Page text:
[9 May 2008]
McClatchy-Tribune News Service (MCT)
Universal is well-known known for its classic horror films featuring the Frankenstein monster, Dracula, the Invisible Man and the Mummy in the 1930s and 1940s.
But when science-fiction movies became the rage in the 1950s, the studio (then known as Universal-International) leaped on board and turned out several memorable contributions to the genre.
Nine mostly sterling examples of these Universal movies plus one from Paramount are included in “The Classic Sci-Fi Ultimate Collection Volumes 1 & 2” (Universal, $59.98) which arrives Tuesday on DVD.
The gem of the set is “The Incredible Shrinking Man” (1957), starring Grant Williams as a man who is exposed to a mysterious mist during a pleasure outing on a boat with his wife. Not long after the incident, Williams begins to notice that his clothes seem to be a bit too large for him.
Soon he discovers the frightening truth - he is gradually shrinking. Throughout the film, he gets smaller and smaller and smaller. What was once his gentle pet cat becomes a monster that chases Williams across the floor as if he were a fleeing rat. There are other such unforgettable sequences.
The film benefits from an excellent screenplay by top-notch sci-fi writer Richard Matheson, who adapted it from his own novel. Joseph Gershenson turns in a haunting music score, which includes a melancholy trumpet solo from musician Ray Anthony during the opening credits.
Jack Arnold is the film’s director. He also oversaw other outstanding Universal sci-fi efforts such as “It Came From Outer Space” (1953) and “The Creature from the Black Lagoon” (1954). “The Incredible Shrinking Man” remains one of the great science-fiction efforts from the 1950s.
Other films in the set include:
“Tarantula” (1955). One of the better monster-on-the-loose movies. Leo G. Carroll plays a scientist experimenting with a growth serum when things go awry and a dog-sized tarantula escapes from his lab into the desert countryside. During the ensuing days, the spider begins to grow and grow until he’s bigger than a house and scaring the daylights out of local residents. John Agar leads an effort to track down the beast. Pay close attention and you’ll spot a young Clint Eastwood as a jet pilot near the climax of the film. Directed by Arnold.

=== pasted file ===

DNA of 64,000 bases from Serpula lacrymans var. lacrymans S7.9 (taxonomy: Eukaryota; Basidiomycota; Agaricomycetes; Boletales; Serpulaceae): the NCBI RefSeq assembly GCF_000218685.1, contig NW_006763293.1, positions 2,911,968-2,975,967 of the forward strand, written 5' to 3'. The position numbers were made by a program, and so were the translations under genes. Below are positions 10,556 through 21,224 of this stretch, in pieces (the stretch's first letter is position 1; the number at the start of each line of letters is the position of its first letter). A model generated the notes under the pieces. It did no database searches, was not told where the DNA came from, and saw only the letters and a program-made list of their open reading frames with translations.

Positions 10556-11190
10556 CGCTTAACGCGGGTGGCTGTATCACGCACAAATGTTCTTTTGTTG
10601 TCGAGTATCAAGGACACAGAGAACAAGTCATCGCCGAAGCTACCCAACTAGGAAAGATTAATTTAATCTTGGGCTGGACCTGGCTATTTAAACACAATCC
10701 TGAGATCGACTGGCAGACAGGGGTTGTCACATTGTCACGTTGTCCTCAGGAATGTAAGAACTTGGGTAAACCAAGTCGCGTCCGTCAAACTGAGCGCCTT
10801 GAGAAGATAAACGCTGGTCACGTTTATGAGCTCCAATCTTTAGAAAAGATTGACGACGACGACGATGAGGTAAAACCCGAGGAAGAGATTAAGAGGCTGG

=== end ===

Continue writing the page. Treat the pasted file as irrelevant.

“The Deadly Mantis” (1957). Another fun monster film. A giant praying mantis, trapped in an iceberg for millions of years, is set free by an earthquake and heads to America, wreaking havoc along his journey. One of the best sequences is the Mantis sitting atop the Washington monument. The film stars Craig Stevens, who played TV’s “Peter Gunn,” and William Hopper, who portrayed Paul Drake on TV’s “Perry Mason.”
“Dr. Cyclops” (1940). In this wonderfully entertaining film, Albert Dekker plays a mad scientist working in Peru, where he develops a method of shrinking people to doll-like size. Its special effects are surprisingly good and the Technicolor print is spectacular. This is the oddity in the collection because it is not a product of the 1950s and was produced by Paramount. It’s here because Universal owns most of the pre-1949 Paramount library.
“Monster on the Campus” (1958). The blood of a recently discovered prehistoric fish causes horrible physical changes to the college professor who has been studying it. Arthur Franz and Joanna Moore star. Directed by Arnold.
“The Land Unknown” (1957). Three men and a woman are stranded when their plane crash-lands in a deep crater located in the Antarctica. They quickly discover that the warm area is inhabited by dinosaurs. Starring is Jock Mahoney, TV’s “Range Rider” and also one of the many people to play Tarzan on the big screen.
“The Mole People” (1956). Scientists on an expedition beneath the earth discover a strange race of people who control an even stranger-looking race of slaves. John Agar and Hugh Beaumont (Ward Cleaver to TV viewers) star. Not as goofy as it might sound.
“The Monolith Monsters” (1957). A meteor crashes and leaves dozens of rocks scattered outside a small desert town. These are no ordinary rocks - they began to grow whenever they come in contact with water. The local residents find that out when a rainstorm erupts and the rocks become gigantic and threaten the town. Can anything stop them? Lola Albright (Peter Gunn’s TV girlfriend) and Grant Williams star.
“Cult of the Cobra” (1955). American soldiers stationed in Asia discover a cult in which women supposedly can change into serpents. Faith Domergue, Richard Long (TV’s “The Big Valley”) and Marshall Thompson (TV’s “Daktari”) star. This is the only real dull offering in the collection.
“The Leech Woman” (1960). Coleen Gray stars as an older woman who discovers that a fluid from human bodies can reverse the aging process. Unfortunately, the humans have to be killed before the fluid can be extracted and she can use it.